Early childhood in Balitmore model for Iowa

From Des Moines Register:

Literacy-rich preschool instruction puts youngsters on track for success

Written by Mary Stegmeir

May 18, 2013 10:55 PM   

BALTIMORE — Malik King and Kamryn Banks waste no time getting down to business.

As their preschool classmates settle in for story time, the two students are already discussing the day’s reading selection — a book penned especially for them by their teacher, Noelle Hickok.

“It’s about the ocean,” Kamryn, 4, explains to her friend.

Together, the Liberty Elementary School students flip through the book, making up plot lines and admiring the pictures of sharks and jellyfish that fill the pages.

An early exposure to books is a predictor of future academic success, and in Maryland, schools provide literacy-rich preschool instruction for children who need the most help getting ready for kindergarten.

A 2002 state law requires that 4-year-olds from economically disadvantaged families be offered early childhood education. This year, 82 percent of Maryland students entering kindergarten were fully school-ready, up from 49 percent in 2001-02.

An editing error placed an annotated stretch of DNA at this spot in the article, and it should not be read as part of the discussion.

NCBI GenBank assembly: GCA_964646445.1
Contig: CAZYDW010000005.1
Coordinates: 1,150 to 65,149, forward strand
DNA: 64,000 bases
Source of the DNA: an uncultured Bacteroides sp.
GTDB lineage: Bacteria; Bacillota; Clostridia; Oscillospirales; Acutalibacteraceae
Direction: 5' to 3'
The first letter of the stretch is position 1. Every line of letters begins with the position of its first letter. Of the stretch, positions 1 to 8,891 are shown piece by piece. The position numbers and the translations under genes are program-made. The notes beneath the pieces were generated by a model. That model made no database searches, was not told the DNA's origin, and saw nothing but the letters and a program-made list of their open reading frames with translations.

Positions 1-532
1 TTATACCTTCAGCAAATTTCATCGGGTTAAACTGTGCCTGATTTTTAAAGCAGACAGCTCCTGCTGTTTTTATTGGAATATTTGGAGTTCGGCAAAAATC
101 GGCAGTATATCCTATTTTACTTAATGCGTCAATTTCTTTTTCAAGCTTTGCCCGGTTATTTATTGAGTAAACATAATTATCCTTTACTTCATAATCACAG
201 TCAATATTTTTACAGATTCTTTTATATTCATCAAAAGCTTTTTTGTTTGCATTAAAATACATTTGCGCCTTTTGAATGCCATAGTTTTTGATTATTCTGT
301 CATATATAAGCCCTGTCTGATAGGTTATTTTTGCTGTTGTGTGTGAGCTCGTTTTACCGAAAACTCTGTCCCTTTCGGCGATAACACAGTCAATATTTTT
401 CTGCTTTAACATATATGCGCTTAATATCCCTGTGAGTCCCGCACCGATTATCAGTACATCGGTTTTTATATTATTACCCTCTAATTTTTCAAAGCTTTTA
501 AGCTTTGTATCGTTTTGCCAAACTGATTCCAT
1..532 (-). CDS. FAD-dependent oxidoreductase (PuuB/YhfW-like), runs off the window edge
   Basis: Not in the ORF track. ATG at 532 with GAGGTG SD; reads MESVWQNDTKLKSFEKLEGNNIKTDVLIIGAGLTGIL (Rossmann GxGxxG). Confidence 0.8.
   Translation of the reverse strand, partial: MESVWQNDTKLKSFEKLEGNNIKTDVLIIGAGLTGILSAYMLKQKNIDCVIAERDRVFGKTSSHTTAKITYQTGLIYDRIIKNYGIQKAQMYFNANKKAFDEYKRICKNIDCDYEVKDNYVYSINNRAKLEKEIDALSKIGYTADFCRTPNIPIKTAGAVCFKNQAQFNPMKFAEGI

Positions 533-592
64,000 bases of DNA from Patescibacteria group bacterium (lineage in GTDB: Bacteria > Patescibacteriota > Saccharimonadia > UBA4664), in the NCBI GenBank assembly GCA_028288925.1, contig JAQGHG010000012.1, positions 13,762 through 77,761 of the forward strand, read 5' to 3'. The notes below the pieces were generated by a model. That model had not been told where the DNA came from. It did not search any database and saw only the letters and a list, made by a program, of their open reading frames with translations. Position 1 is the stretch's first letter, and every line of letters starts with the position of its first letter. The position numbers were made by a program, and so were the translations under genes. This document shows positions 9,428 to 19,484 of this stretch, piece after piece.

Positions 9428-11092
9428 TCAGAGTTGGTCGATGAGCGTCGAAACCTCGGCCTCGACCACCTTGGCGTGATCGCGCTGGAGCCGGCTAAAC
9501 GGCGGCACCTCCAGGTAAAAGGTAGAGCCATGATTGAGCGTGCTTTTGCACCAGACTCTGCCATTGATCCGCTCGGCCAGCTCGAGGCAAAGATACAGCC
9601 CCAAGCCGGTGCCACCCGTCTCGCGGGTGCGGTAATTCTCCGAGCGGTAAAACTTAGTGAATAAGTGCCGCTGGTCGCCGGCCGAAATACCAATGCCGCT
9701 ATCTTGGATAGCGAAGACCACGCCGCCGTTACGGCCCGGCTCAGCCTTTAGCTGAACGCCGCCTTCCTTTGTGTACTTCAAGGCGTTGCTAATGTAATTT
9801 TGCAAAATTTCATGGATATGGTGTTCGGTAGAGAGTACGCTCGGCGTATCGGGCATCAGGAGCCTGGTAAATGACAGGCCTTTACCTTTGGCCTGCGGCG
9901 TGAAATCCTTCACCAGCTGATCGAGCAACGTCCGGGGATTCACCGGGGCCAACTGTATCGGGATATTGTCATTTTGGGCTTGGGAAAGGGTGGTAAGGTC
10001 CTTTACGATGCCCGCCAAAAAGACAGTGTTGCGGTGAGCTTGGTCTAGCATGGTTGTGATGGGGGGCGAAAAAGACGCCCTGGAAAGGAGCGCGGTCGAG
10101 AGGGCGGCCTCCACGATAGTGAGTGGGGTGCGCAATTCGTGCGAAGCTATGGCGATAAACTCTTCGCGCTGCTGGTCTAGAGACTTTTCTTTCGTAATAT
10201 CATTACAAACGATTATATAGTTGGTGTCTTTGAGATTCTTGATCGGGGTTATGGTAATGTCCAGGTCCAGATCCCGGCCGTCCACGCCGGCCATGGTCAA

In Baltimore, 5,000 children participate in free full-day preschool.

“We know now that pre-K is the engine that drives school success,” said Charlene Iannone-Campbell, director of early learning programs for Baltimore City Public Schools. “We know the kids that enter school ready to learn continue to score proficient on our state exams as they move up through the grades.”

Iowa’s Voluntary Statewide Preschool program began in 2007, but the number of children served is limited. Census estimates show a third of Iowa’s 4-year-olds did not attend preschool in 2011, and children from low- or middle-income families were most likely to miss out.

In Baltimore, Liberty Elementary Principal Joseph Manko pushed to expand early childhood services. His school now includes two full-day preschool classrooms, as well as Head Start, an early childhood education program paid for by the federal government.

“A lot of people think, ‘OK, kids are getting tested in third and fourth grade, let’s provide the intervention there.’ What you need to do is invest in pre-K and K,” Manko said. “It takes time, but you see the fruits of your labors later on.”

Parent Sherreyl Gilchrist said she thinks Liberty’s preschool program has prepared her 5-year-old son, Emahd, for success.

“They reinforce language and communication in here,” she said. “The growth is incredible.”

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